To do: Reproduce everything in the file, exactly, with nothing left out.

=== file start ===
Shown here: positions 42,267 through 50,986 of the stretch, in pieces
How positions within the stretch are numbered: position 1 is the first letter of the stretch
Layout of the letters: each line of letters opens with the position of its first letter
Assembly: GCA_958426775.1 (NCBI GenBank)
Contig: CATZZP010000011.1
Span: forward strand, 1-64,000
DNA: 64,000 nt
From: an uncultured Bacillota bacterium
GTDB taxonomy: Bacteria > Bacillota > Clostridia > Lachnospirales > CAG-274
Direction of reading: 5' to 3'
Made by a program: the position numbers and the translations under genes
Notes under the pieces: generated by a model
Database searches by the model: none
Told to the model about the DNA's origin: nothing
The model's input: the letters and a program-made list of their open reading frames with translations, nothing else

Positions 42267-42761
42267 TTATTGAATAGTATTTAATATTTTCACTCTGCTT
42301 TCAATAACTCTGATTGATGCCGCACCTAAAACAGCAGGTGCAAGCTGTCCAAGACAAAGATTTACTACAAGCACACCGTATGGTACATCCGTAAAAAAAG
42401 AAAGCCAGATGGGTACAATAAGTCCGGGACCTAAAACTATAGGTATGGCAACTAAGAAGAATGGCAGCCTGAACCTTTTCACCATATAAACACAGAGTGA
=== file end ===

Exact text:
Shown here: positions 42,267 through 50,986 of the stretch, in pieces
How positions within the stretch are numbered: position 1 is the first letter of the stretch
Layout of the letters: each line of letters opens with the position of its first letter
Assembly: GCA_958426775.1 (NCBI GenBank)
Contig: CATZZP010000011.1
Span: forward strand, 1-64,000
DNA: 64,000 nt
From: an uncultured Bacillota bacterium
GTDB taxonomy: Bacteria > Bacillota > Clostridia > Lachnospirales > CAG-274
Direction of reading: 5' to 3'
Made by a program: the position numbers and the translations under genes
Notes under the pieces: generated by a model
Database searches by the model: none
Told to the model about the DNA's origin: nothing
The model's input: the letters and a program-made list of their open reading frames with translations, nothing else

Positions 42267-42761
42267 TTATTGAATAGTATTTAATATTTTCACTCTGCTT
42301 TCAATAACTCTGATTGATGCCGCACCTAAAACAGCAGGTGCAAGCTGTCCAAGACAAAGATTTACTACAAGCACACCGTATGGTACATCCGTAAAAAAAG
42401 AAAGCCAGATGGGTACAATAAGTCCGGGACCTAAAACTATAGGTATGGCAACTAAGAAGAATGGCAGCCTGAACCTTTTCACCATATAAACACAGAGTGA